Home health was a calling
January 19, 2023
Douglas Brant, a long-time dedicated home-health nurse at Providence Visiting Nurses Association in Spokane and a member of WSNA, was killed while caring for a patient Dec. 1. He was 56.
Brant arrived to care for his patient, Jean Chandler, at her mobile home park at 1:30 p.m. — his first visit with the patient, who had recently had a stroke. Jean Chandler and her husband, Willard Chandler, were in the living room, and their grandson Mitchell Chandler was in the kitchen cooking.
According to published accounts, an hour into the visit, Brant was shot and fell to the ground, and Mitchell Chandler walked into the living room and shot Brant again while standing over him. The elder Chandlers called police, and the suspect was apprehended 20 hours later. Brant died of multiple gunshot wounds, and Mitchell Chandler was charged with second-degree murder (which was changed to first-degree.).
Jean Chandler told police her grandson has mental health issues from traumatic brain injuries sustained in bull riding, and court documents indicate the suspect has a history of violence and threats against workers, according to The Spokesman Review.
The news has shocked the community.
While workplace violence is all too common, a killing of a nurse is rare.
Providence Visiting Nurses Association issued a note to staff the day after the shooting calling Brant’s death “an unspeakable tragedy.”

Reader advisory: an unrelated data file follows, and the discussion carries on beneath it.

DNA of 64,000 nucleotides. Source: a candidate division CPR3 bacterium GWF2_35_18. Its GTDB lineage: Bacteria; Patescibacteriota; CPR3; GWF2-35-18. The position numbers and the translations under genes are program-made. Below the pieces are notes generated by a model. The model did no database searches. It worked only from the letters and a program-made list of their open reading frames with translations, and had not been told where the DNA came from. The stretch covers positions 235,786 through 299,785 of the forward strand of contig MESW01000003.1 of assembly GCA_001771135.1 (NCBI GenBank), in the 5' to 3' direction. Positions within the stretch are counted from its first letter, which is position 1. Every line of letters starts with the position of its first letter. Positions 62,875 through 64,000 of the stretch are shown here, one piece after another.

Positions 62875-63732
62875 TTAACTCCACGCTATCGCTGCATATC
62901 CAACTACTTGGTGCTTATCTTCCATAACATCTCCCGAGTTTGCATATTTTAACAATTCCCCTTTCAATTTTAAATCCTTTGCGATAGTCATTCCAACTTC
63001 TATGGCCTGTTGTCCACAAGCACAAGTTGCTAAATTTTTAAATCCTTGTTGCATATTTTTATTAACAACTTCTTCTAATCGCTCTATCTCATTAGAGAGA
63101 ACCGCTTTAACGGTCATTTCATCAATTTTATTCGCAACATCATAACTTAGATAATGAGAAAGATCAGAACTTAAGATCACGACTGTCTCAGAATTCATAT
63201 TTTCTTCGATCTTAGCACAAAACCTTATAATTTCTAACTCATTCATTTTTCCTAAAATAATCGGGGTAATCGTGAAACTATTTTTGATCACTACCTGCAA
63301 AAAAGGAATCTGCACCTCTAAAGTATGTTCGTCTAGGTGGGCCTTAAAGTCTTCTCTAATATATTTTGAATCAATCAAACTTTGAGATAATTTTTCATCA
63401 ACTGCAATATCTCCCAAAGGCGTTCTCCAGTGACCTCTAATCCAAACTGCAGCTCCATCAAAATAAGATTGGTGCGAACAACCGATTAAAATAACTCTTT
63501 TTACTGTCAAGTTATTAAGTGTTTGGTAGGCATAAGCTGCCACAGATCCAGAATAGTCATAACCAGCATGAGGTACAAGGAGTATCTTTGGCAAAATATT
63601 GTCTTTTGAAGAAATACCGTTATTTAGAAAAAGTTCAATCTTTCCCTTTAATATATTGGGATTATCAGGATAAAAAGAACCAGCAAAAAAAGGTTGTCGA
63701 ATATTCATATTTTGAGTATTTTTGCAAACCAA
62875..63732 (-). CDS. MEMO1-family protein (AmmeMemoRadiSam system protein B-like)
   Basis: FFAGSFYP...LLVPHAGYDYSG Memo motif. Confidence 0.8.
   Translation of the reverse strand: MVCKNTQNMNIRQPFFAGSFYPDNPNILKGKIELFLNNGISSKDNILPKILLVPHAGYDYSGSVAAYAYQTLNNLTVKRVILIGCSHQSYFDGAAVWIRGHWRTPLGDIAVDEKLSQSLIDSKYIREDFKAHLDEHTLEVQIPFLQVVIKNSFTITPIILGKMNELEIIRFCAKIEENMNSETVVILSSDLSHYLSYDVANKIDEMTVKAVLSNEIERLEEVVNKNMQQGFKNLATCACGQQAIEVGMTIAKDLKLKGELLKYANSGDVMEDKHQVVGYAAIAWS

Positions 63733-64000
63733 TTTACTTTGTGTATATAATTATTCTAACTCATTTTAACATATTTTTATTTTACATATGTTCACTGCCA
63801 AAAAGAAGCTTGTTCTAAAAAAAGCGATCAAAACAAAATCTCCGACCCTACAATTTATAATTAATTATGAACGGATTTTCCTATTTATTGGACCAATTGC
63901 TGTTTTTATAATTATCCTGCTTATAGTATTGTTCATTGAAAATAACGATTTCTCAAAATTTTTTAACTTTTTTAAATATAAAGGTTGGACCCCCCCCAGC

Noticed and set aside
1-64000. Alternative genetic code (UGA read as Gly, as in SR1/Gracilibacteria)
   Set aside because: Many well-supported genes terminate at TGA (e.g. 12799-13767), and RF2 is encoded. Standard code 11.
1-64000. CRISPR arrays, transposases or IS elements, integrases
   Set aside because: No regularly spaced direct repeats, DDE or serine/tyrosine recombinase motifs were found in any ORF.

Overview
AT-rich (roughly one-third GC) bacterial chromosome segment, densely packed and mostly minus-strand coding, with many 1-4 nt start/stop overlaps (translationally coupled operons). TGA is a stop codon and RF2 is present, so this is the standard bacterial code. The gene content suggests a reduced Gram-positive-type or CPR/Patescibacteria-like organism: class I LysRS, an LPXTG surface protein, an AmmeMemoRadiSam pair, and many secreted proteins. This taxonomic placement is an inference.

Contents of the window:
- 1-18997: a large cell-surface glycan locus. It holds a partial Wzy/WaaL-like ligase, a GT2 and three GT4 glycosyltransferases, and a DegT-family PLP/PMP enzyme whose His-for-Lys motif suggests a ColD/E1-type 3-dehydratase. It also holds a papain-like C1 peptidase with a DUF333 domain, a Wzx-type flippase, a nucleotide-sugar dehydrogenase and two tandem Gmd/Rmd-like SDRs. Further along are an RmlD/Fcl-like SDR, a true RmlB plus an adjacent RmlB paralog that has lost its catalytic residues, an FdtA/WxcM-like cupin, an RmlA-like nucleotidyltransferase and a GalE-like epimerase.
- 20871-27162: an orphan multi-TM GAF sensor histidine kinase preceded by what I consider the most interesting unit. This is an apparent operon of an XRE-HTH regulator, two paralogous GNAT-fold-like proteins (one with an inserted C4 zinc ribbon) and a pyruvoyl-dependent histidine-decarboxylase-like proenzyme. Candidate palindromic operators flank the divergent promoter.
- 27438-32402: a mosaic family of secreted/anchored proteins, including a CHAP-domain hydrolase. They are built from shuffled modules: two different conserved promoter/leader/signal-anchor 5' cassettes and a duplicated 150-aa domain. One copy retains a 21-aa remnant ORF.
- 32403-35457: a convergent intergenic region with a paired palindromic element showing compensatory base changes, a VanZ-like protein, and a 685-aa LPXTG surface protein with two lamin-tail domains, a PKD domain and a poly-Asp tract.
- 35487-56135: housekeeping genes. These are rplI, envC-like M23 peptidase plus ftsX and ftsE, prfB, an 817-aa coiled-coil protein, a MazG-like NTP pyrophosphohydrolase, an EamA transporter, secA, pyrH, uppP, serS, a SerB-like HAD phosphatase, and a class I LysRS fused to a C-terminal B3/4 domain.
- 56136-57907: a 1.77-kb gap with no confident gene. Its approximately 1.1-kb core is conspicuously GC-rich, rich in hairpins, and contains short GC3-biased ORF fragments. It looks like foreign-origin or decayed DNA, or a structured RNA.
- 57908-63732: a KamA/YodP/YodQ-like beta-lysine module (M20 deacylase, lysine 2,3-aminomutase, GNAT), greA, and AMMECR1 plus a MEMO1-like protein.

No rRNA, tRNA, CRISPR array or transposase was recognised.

“Patients loved him, and he was especially favored by the ‘little old ladies.’ He was known for being incredibly kind, compassionate, and spiritual.
“Outside of work, he was a friend, a brother, son, uncle, musician, and as most of you know, he was very close with his sister, Trudy, who was part of our Providence family as well. Doug was always trying to better himself and inspired others to do the same. His stories, his sense of humor, his memory, and the essence of who he was has changed people’s lives for the better.”
Brant’s career with Providence started at Providence Home Services King County (2005-2013), then Providence Hospice of Seattle (2013–2018) and Providence Visiting Nurses Association (2018-2022).
Brant was a treasurer of WSNA at Providence VNA and was looking forward to advocating for nurses at WSNA’s annual Lobby Day in January.
WSNA President Lynnette Vehrs, MN, RN, was a home health nurse with Providence VNA for 17 years and never could have predicted a home health worker would be killed on the job.
“It is a calling and a joy to meet patients where they are and provide care in their homes. I never imagined that violence of this magnitude could affect me or my fellow home health nurses. While the killing of a nurse is a rare event, workplace violence in healthcare, sadly, is not. There is no reason why Doug Brant — or any other nurse — should, in a matter of seconds, go from caregiver to victim.”
In his bio on Wenatchee Valley College’s website, Brant wrote about how he wanted to help people by using his nursing degree.
“You can’t really separate any part of the human being. Nutrition, lifestyle, physical, spiritual, and emotional well-being — all of this is very closely connected,” Brant said. “In Isaiah 45:2, the Bible says, ‘I will make the crooked places straight,’ and I’d like to help others in that way. I would like to learn how to put these pieces together in a way that is accessible to people for their entire well-being.”
At a candlelight vigil Dec. 21 in Spokane, more than 250 came to celebrate Brant’s life. Guests heard from fellow Providence Visiting Nurses Association (PVNA) nurses Kathleen Thompson and Amanda Crawford; WSNA President Lynnette Vehrs, who worked at PVNA; David Keepnews, who introduced the many VIPs; AFT President Randi Weingarten, who reminded everyone of the magic of home health nurses and the need to celebrate light; and Trudy Dant, Doug’s sister, who shared a job with him at PVNA. View photo gallery.